Lexus will run a high-tech road safety project in Australia which will use connected-vehicle technology to reduce road trauma. The 2-year trial is being carried out in collaboration with telecom company Telstra and the government of the state of Victoria.

The Victorian Government is backing the trial through a grant program that supports the development of vehicles with connected and automated technology and safety features.

Known as the Advanced Connected Vehicles Victoria (ACV2) trial, it will test cellular-based communications technology designed to reduce traffic accidents while managing traffic flow to reduce congestion, fuel consumption and emissions.

Two specially-equipped Lexus RX 450h SUVs will be fitted with sensitive equipment that will enable them to communicate with each other and with roadside infrastructure, using new features of the 4G cellular network.

The SUVs are already equipped with advanced safety features such as automated lane-keeping, autonomous emergency braking and a forward collision warning system which are available to customers.

Additional vehicle-to-vehicle, vehicle to infrastructure and vehicle-to-network technologies to be trialled with the two vehicles are an emergency electronic brake light which alerts drivers to another vehicle that is braking hard some distance ahead. There’s also an in-vehicle speed warning system which provides drivers with information about active, static or variable speed limits.

A Right-turn Assist feature (shown above) will alert drivers to pedestrians or bicycles crossing at an upcoming intersection, while the Red-light Violator Warning can determine that another co-operative vehicle is likely to ignore a red light and alert the driver that it will cut across their path at an intersection ahead.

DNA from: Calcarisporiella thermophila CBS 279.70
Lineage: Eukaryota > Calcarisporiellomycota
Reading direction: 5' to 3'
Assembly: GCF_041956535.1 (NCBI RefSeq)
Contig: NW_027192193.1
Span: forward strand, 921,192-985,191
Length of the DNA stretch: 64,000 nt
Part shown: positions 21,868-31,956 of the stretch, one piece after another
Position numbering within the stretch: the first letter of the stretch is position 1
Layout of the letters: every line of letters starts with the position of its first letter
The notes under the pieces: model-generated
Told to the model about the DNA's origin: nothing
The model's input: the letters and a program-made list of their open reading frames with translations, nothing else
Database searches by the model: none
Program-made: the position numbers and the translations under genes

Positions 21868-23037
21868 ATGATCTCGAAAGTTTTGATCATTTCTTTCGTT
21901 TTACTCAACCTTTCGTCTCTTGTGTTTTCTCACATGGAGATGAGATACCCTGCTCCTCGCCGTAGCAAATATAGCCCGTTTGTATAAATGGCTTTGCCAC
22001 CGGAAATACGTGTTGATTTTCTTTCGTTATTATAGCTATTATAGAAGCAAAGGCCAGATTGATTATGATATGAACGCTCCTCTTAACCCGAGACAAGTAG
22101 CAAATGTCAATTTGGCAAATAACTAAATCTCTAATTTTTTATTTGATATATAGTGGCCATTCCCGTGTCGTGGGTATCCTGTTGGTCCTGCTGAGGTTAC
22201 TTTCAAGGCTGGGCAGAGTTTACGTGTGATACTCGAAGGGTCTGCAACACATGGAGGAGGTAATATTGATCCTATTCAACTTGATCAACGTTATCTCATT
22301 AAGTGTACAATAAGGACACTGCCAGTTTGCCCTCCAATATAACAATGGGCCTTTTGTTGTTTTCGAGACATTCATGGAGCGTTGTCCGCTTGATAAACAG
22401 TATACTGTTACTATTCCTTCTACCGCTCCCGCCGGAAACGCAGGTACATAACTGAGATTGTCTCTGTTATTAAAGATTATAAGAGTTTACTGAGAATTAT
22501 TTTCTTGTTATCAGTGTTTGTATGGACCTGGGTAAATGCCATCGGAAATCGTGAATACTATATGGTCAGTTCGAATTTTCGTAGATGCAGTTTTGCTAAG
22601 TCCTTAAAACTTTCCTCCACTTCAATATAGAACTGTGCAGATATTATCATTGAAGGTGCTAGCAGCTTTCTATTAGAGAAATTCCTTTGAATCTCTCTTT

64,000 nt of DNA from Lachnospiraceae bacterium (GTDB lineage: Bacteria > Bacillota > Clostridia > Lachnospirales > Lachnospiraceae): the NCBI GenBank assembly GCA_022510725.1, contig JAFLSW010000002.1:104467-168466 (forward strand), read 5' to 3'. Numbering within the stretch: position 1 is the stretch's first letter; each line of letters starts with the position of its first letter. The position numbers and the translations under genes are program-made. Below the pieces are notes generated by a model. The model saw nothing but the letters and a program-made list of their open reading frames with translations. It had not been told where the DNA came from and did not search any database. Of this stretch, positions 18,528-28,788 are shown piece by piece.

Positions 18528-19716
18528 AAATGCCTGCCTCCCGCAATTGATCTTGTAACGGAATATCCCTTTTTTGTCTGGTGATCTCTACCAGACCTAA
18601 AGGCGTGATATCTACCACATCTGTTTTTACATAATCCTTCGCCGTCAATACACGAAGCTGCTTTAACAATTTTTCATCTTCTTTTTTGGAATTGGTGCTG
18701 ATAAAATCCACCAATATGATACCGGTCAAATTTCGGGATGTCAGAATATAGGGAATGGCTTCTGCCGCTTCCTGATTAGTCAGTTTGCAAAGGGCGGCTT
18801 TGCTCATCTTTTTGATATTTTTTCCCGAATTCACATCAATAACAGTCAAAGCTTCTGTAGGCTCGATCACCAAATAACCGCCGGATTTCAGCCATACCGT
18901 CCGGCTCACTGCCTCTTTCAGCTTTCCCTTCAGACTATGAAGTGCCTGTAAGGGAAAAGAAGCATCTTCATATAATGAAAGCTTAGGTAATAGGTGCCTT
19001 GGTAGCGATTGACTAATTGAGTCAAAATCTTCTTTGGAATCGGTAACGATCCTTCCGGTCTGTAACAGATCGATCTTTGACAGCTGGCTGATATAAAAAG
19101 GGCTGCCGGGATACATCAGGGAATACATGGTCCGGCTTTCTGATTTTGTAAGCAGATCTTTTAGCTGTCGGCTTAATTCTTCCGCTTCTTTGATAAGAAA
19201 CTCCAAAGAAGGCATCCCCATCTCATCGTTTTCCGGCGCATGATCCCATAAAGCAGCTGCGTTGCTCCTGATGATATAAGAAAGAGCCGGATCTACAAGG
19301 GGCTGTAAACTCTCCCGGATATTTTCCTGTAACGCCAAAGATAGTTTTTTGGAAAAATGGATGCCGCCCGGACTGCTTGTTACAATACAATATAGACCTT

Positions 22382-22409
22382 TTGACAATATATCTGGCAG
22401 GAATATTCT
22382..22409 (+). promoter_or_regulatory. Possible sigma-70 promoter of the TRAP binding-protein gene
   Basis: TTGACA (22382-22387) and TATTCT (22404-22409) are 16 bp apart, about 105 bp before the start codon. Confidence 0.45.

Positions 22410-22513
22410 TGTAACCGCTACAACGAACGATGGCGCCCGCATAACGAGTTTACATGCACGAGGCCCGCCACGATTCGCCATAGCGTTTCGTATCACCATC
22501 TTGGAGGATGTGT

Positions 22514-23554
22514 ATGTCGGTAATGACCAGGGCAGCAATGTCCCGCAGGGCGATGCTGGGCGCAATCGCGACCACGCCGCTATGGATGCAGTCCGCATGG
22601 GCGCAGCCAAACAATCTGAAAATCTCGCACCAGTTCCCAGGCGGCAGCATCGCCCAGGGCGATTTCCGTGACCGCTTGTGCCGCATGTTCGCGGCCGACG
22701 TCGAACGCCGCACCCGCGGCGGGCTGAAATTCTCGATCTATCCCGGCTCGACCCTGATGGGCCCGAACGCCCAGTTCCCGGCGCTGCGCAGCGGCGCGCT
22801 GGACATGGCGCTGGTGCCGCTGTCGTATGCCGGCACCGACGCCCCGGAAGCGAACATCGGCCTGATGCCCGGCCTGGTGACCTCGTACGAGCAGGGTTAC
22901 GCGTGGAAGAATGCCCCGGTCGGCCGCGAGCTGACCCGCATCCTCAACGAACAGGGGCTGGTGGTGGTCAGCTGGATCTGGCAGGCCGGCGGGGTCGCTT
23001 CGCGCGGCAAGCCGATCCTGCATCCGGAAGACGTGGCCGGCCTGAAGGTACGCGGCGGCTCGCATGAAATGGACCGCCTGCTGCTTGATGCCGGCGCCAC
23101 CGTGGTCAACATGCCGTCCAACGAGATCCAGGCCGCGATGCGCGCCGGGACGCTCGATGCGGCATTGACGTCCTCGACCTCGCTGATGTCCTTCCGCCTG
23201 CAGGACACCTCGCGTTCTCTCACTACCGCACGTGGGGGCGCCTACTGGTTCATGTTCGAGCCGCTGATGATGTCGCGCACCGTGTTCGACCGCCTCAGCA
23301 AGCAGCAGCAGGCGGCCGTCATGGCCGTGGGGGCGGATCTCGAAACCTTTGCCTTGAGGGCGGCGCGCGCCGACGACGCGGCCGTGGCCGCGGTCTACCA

Although all Lexus vehicles have electronic stability control systems to help the driver maintain control if the car skids or is about to go into a spin in a corner, it is still necessary to drive at an appropriate speed. To assist the driver, there is a Curve Speed Warning system which will display an advisory speed limit when a vehicle is approaching a curve in the road where the speed needs to be reduced due to certain conditions.

Rear-end collisions often occur on highways as drivers may not be aware of a vehicle ahead having stopped or is travelling too slowly. Due to their approach at high speed from directly behind, they may not realise the dangerous situation. A Slow/stopped Vehicle warning will alert them to this so they can take the appropriate action to avoid the vehicle or adjust their speed.

Commenting on the project, Lexus Australia’s CEO, Scott Thompson, said: “The role of Lexus as an innovator and leader in the development of advanced safety and traffic-management technologies is central to our parent company’s global vision to reduce traffic fatalities to zero.”

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[Chips Yap]

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